spectively, at Goose Creed, Manassas, Broad Run, Warrenton Junction, and Bealeton, until July 29. During the period from the 22nd ultimo to that date we were engaged in picketing the line of the Orange and Alexandria Railroad. July 29, marched for Amissville, encamping that night about 2 miles from Warrenton. Annexed please find a report of the casualties in this regiment during the period covered by this report. *
I have the honor to remain, very respectfully, your obedient servant,
M, HENRY AVERY,
Major, Commanding Tenth New York Cavalry.
Lieutenant JOHN B. MAITLAND,
Acting Assistant Adjutant-General.
No. 358. Reports of Lieutenant Colonel William E. Doster, Fourth Pennsylvania Cavalry.
HEADQUARTERS FOURTH PENNSYLVANIA CAVALRY,
September 3, 1863.
SIR: I have the honor to report that, on the morning of June 21, I received orders from Colonel Gregg to mount my regiment, which was encamped in the woods about 1 mile from Middleburg, on the Upperville, road, and to move out in column of squadrons on the left of the Tenth New York and one battalion of the First Maine, on the right of the road leading to Upperville, which I accordingly did, moving at intervals from the protection of one knoll to another until we had advanced perhaps 1 mile, when my pioneer corps took possession of a small rifled gun which had been abandoned by the enemy in his flight. After proceeding about 1 mile farther, I was ordered to cross the road and proceed parallel to it. This I did, at the same time deploying one company, dismounted, as skirmishers on my front, and afterward adding one squadron on my left. In this manner we reached a point within one-half mile of the town, occasional shots being exchanged between our skirmishers and those of the enemy. Here I was ordered to form my regiment as a support to and on the left of, I thins, some regular regiments. Before the order to advance was given, I was ordered to the support of Tidball's battery, them on the rising ground on the right of the road, in full view of the town and of the enemy. After remaining here a short time, I was ordered forward to the support of the battalion of the First Maine, which had been ordered to charge and drive the enemy from and beyond the town. I immediately ordered my regiment forward at a gallop, and, after passing through and beyond the town some hundreds of yards, came up with the First Maine, which the was formed on the road, apparently awaiting a charge by the enemy. In a few minutes the enemy came dashing down the road, when I ordered my first two squadrons to advance carbines, to be ready to receive them. The First Maine,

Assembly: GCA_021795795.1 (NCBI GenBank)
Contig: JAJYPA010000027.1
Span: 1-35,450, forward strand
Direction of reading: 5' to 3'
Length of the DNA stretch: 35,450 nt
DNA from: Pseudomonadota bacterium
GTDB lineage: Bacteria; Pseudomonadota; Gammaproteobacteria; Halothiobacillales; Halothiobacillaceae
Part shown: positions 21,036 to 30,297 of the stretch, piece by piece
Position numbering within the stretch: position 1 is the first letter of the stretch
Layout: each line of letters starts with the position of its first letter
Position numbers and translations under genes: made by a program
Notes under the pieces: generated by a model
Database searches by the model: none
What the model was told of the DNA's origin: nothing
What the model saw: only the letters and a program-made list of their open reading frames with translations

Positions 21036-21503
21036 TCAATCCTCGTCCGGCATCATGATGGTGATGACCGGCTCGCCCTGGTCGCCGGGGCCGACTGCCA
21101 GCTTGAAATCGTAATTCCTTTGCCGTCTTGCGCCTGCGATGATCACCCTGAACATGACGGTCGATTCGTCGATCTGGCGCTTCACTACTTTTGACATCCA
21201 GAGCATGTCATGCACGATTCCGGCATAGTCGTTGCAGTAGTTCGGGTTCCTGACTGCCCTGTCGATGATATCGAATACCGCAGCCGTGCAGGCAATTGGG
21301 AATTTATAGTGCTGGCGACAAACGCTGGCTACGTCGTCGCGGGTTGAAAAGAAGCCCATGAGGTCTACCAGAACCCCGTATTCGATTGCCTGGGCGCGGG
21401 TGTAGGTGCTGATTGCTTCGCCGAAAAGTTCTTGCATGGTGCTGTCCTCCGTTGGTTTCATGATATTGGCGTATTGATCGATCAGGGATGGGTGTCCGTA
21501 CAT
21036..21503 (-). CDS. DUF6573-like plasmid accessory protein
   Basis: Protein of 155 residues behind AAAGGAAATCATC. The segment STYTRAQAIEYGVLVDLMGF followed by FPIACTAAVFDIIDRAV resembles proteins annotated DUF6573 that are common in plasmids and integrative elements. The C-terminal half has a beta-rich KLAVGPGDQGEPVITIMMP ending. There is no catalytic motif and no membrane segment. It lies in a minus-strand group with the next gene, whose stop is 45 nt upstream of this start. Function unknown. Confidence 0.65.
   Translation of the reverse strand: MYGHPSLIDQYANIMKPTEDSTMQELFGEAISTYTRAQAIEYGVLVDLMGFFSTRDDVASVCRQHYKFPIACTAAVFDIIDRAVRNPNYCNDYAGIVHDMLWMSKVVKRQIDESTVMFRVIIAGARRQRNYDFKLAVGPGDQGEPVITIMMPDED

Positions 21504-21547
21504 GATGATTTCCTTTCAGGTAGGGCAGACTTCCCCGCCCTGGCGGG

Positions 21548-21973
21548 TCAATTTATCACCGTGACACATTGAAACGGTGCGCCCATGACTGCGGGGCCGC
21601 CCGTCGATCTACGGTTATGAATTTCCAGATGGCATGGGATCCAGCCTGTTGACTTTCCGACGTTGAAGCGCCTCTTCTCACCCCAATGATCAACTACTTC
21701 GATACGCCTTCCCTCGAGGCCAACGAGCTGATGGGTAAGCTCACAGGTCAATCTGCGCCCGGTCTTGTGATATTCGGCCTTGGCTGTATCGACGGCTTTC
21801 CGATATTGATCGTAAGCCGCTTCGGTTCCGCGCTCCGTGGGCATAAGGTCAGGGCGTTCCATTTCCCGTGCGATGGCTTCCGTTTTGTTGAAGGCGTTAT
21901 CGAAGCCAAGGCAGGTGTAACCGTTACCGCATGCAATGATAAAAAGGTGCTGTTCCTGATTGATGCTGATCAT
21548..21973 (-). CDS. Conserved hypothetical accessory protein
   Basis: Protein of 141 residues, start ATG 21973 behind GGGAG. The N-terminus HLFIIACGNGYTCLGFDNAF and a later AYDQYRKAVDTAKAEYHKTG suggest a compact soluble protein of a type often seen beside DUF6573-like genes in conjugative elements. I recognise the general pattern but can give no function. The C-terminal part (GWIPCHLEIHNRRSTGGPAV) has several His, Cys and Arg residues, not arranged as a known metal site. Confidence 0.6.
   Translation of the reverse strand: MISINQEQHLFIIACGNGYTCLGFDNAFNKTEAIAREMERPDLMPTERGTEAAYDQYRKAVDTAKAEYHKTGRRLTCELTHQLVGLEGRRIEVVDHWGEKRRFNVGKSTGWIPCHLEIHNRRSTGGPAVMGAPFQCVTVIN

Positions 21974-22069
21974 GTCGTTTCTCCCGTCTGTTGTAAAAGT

*Embodied in revised statement, p. 193